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I remember reading a book in high school where a group of people travel to an alien planet where they discover an alien civilization separated into 2 castes. they are then made slaves to the taller class of aliens and one man has the flesh removed from his hands to make his fingers appear longer.

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The Sparrow

This novel, by Mary Doria Russell, features a Jesuit priest who goes to an alien planet, and is severely disillusioned by what he finds there.

The title, of course, is a Biblical reference:

Are not five sparrows sold for two farthings1, and not one of them is forgotten before God?

Luke 12-6, KJV

There are two alien “castes,” but they’re really different species, one of which preys on the other:

When the Earthlings meet a member of the culture which produced the radio transmissions, he proves to be of a different species from the rural natives, a Jana’ata. An ambitious merchant named Supaari VaGayjur sees in the visitors a possibility to improve his status, while the crew hopes to find an alternative source of fuel in Supaari’s city, Gayjur. Meanwhile, the crew begins to grow their own food, introducing the concept of agriculture to the villagers. These seemingly innocent actions and accompanying cultural misunderstandings precipitate events which lead to a slaughter. Though not closely related, the Jana’ata have evolved by aggressive mimicry to physically resemble the Runa, who are in fact their prey species. The human intervention leads to a Runa baby boom which is harvested by the predatory Jana’ata.

Among other things, the priest is subject to some unwelcome disfiguration:

Sandoz becomes a slave/pet of a famed poet-songwriter, whose broadcasts first alerted Earth to Rakhat’s existence. Sandoz is physically disfigured. In that culture, it is considered an honour to be dependent upon another, and likewise to have a dependent, a mutilation analogous to the practice of foot binding. The flesh between Sandoz’s metacarpal bones is cut away to make it seem that he has long elegant fingers like the hasta’akala plant (which grows on a stronger tree and is thus dependent). The disfiguration starts at Sandoz’ wrists, and with which he cannot even feed himself.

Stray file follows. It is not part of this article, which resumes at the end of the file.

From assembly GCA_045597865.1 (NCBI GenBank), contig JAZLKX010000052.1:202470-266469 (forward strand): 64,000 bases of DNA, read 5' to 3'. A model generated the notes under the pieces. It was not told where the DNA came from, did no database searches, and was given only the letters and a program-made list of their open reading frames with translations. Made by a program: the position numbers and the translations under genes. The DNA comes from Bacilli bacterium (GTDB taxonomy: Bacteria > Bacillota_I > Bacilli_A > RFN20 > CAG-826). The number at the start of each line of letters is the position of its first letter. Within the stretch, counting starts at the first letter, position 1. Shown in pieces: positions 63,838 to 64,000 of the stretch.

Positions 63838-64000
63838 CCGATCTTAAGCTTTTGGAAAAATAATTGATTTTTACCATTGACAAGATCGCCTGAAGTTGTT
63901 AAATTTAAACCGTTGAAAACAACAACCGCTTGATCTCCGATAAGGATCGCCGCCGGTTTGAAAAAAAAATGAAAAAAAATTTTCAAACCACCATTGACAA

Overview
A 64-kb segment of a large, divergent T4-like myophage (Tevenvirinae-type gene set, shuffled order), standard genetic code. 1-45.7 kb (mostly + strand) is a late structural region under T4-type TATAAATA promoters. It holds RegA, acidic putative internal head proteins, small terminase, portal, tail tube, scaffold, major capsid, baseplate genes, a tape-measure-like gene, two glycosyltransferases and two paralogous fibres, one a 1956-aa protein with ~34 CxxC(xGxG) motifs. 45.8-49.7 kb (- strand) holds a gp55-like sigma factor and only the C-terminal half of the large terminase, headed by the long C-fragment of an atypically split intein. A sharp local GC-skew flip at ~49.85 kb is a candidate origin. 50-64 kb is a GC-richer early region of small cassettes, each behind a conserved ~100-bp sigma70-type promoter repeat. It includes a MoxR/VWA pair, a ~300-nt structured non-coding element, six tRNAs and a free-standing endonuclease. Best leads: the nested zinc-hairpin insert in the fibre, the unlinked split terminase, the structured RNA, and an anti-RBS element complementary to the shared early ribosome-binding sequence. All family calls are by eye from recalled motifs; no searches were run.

It has received many award, and been adapted to television

1: Actually an as.

  • yeah, that's it! sorry it took so long the email just popped up in my inbox a few minutes ago. – Spellbinder Oct 15 '17 at 6:19
  • What's the TV adaptation? As an aside, I just read the book based on this Q&A, and I'm sorely disappointed by it (not the fault of the Q&A of course!). I expected something about alien cultures but it's mostly an examination of faith in God and of the Jesuit Order, topics which don't interest me. Almost all of the "alien things" so to speak happen near the end of the book; everything outrageous about Jana'ata society happens in the last few pages! – Andres F. Nov 4 '18 at 23:53

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